Archive for the ‘Quebec’ Category

January 22, 2010

With all of the headway CANACE has been making in bringing an end to race based policing in Ontario, I was somewhat surprised to learn today that the signs of another illegal occupation are beginning to surface. This time it’s not small town Ontario, but in Oka Quebec where the Canadian military had to be called in to quell Mohawk Warriors (a terrorist organization) in 1990.

The Oka crisis had many familiar hallmarks of Caledonia. An illegal occupation to prevent development on private land, a lack of action by the local police until it was too late, a riot, the blockade of a prominent highway, and a government that wanted to keep its hands clean of the situation.

The primary differences are that the Mohawk warriors murdered a police officer with a gunshot to the face, and the military was subsequently brought in to quell the riot. Extensive history of Oka can be found online so long as one is able to weed through the pro criminal propaganda.

The issue in 1990 was the expansion of a golf course, and today it’s development of land right across the street. Thus far media coverage is somewhat limited, but we’re hopeful that many more details will come out soon. Here’s what we know so far.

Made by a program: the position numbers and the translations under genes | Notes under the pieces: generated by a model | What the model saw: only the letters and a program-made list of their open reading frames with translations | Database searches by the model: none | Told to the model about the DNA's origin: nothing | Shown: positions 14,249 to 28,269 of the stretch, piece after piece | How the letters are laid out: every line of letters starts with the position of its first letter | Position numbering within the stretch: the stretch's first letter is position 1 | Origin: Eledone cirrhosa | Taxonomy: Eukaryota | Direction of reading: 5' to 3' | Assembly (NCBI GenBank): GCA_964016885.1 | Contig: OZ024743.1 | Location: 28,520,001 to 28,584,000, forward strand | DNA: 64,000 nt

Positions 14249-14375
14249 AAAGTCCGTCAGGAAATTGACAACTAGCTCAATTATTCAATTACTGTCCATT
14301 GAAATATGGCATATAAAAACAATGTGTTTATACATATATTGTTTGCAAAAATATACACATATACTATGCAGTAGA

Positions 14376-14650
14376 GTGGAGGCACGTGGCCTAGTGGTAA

A video clip on website may have forced Quebec’s provincial police to admit undercover officers were involved in a protest this week, and in an age of proliferating cellphones with video capability, ordinary citizens are poised to become watchdogs of police accountability, experts say.

A clip appeared on the website showing a union leader confronting three apparent protesters at the North American Leaders’ Summit in Montebello, Que., accusing them of being police officers attempting to incite violence at an otherwise peaceful demonstration.

After days of denials, the force admitted Thursday the trio were, in fact, police officers, but not the “provocateurs” protesters made them out to be. Protesters and the union leader seen in the video, Dave Coles, note the video clearly shows a fist-sized rock in the hand of at least one undercover officer.

In the past, such a debate likely would not have progressed beyond the he-said-she-said sphere, but video evidence posted on the World Wide Web for all to see left the Surete du Quebec with few options.

“It obviously raises the level of accountability and weakens what, in Ottawa circles, is called plausible deniability, which is a good thing,” said Errol Mendes, a professor of constitutional and international law at the University of Ottawa.

“I think plausible deniability is one of the great evils of modern free and democratic societies.”

“It’s good, in terms of accountability in these situations where in the past all you’ve had is what people say happened and a lot of doubt amongst the public for the reason that protesters have an agenda,” said Duff Conacher, co-ordinator of Democracy Watch.

Read the full story here